Getting a degree in a *marketable field* is well worth it. Getting a degree in jazz dance or some other fantasy field is an idiotic investment that shouldn't qualify as higher education.
I'm going to assume that you're dropping out because you don't like school, you're uncertain about your degree choice, you're unable to afford college (and don't want to get loans), you're impatient about the time and effort invested to get a career that isn't guaranteed, and that you're uncertain about what path to take after school is done. I think some, if not all of those, apply to you.
Unfortunately, not knowing what direction you should be headed in is not made better by dropping out and going nowhere. Dropping out may well be a sensible part of your plan, but to know that, you first need to make a plan.
MAKE A PLAN! As a kid, adults probably asked you "what do you want to be when you grow up?" You probably got about as far as professional athlete or movie star as career choices, and then people stopped asking. Maybe, your guidance counselor sat you down once, and you had a 10 minute talk about career options. You probably took a multiple-choice test, and then got those answers regurgitated to you in the form of one or two job titles.
That's not how careers in the real world work, really. Stupid bumper sticker slogans like, "Find a job you love, and you'll never work a day in your life," and, "you can do anything you want to do," are everywhere, and real world advice is nowhere. It is not reasonable to expect to "love" a job. You CAN do whatever you want to do, but you usually can't expect somebody to pay you to do it.
You need to find a job you can *tolerate.* You probably didn't jump for joy at any of the job titles the counselor gave you, and all the bad advice you'd received made you feel like that meant they were bad careers. Don't try to find a job you'll love, find a job you can tolerate, and possibly enjoy. Take the paycheck from that job, and use that to do that magical "whatever you want to do" that your parents prophesized about.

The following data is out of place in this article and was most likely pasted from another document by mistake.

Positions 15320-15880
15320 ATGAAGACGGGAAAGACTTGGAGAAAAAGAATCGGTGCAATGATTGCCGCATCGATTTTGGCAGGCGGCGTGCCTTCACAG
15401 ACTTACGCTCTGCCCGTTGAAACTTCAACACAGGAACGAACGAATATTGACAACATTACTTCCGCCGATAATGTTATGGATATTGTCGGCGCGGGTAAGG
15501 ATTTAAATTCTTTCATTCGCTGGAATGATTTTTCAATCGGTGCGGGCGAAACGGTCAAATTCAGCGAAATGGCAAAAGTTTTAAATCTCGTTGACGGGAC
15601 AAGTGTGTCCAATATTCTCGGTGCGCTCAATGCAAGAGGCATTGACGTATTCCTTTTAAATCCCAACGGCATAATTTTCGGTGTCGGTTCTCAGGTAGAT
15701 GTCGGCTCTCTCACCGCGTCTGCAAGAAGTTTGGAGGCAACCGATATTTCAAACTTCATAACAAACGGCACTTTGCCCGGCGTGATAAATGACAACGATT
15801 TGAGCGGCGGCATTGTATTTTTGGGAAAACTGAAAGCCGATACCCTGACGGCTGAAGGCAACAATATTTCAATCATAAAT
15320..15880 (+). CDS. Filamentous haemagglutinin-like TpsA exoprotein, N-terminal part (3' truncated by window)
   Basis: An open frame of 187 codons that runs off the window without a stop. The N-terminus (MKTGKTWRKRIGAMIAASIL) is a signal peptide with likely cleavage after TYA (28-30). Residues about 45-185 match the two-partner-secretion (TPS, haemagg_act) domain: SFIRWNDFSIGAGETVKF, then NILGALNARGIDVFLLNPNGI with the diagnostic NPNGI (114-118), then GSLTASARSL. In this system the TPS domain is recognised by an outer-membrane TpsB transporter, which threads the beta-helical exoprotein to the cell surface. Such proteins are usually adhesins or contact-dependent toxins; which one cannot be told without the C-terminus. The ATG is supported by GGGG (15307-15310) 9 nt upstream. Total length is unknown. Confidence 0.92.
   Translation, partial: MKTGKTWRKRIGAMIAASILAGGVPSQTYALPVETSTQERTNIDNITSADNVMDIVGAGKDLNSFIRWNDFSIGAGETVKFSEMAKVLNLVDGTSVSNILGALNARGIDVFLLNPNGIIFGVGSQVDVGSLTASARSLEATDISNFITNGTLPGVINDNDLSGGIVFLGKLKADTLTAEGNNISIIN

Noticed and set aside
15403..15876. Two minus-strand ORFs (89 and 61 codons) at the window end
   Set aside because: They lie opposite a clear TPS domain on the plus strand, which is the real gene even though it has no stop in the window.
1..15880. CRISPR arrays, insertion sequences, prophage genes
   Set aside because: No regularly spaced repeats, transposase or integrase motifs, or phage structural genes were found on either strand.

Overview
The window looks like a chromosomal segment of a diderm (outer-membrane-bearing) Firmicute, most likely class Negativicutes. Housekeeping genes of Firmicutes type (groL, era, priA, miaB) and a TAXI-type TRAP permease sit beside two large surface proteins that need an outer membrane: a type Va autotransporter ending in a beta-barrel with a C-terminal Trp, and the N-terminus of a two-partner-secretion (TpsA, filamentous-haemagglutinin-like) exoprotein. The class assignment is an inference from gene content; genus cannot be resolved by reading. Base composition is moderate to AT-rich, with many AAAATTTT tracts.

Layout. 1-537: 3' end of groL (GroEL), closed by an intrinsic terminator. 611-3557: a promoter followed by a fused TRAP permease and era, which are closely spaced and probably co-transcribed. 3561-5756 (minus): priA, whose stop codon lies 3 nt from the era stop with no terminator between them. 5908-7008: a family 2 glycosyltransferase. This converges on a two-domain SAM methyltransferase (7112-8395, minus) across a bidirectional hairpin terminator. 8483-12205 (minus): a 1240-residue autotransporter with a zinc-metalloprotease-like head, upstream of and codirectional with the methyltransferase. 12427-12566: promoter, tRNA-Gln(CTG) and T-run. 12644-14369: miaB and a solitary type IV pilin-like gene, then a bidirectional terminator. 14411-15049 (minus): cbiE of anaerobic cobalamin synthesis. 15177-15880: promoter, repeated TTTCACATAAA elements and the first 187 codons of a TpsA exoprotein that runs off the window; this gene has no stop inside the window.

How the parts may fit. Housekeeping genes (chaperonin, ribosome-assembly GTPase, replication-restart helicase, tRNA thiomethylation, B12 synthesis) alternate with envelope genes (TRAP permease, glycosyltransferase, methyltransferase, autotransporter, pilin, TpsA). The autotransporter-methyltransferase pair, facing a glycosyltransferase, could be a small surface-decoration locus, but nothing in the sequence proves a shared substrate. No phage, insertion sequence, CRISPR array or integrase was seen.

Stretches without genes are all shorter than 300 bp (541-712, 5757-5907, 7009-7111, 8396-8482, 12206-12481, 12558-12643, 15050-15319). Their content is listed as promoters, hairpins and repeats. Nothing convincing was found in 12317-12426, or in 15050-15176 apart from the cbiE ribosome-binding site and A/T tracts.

Be an accountant. Be a cop. Write computer programs. Build cabinetry. Sell insurance. Work at a plumbing supply company. Become a paramedic.
There are a lot of decent jobs out there that you won't love, but will pay the bills and let you do all that stuff that you do love. Choose one. Here's how:
Give yourself an honest assessment. How patient are you? Can you work with people you don't like? Can you handle repetition? Can you sit in a cubicle all day? When it comes to jobs, skills aren't so often about the ability to find a cure for cancer or engineer a new rocket; they're mostly about the ability to put up with things that some people don't want to do. Again, it's not about loving those things, it's about not losing your mind while doing them. Think of all those little details about all the jobs you can imagine, and put them in a yes or no column.
Next, find some jobs that fit those skills, even just a few of them. These do not have to be jobs you actually would take. But, you'll start seeing patterns emerge, and this will help you think of jobs in a field that you like that you WOULD take.
Get on a hiring website and do a search for those jobs. Skim the results, and total up how many open positions there are for each job you'd be willing to work. Choose a job with at least a few open positions; the more, the better.
Look at the qualifications for the jobs. Keep in mind these are an employer's wish list; actual applicants will usually have half as many qualifications for entry level jobs, if they have any at all.
Do the jobs want college degrees? Most probably do, but some won't. Honestly evaluate whether or not you're willing to put in the effort to get the degree required. This could be a "yes" or a "no." Be honest with yourself. You will probably have seen by now, though, that the jobs requiring degrees are usually quite a bit better than the ones that don't.
If you need to go to school, start small. I'm not sure what your major is, or how far along you are. I would HIGHLY recommend you go to an inexpensive community college, and get a two year degree FIRST. Often, that will be enough to land a job, even if they really want a four year degree. Also, if you discover you really can't handle school, you're out WAY less money at a community college. Lastly, do well at the CC, get your degree, and you can go to any four year school you want--but I'd recommend you keep it cheap. Very few employers care about the brand name on your degree; it's a check-the-box situation.
You don't have to finish college now. You have paid for the classes you're taking, and you should absolutely pass those if you can. Hopefully, a good plan will give you the drive you need to reach your goals--a step at a time. If not, working a crap retail job for a few years will probably put things in better perspective.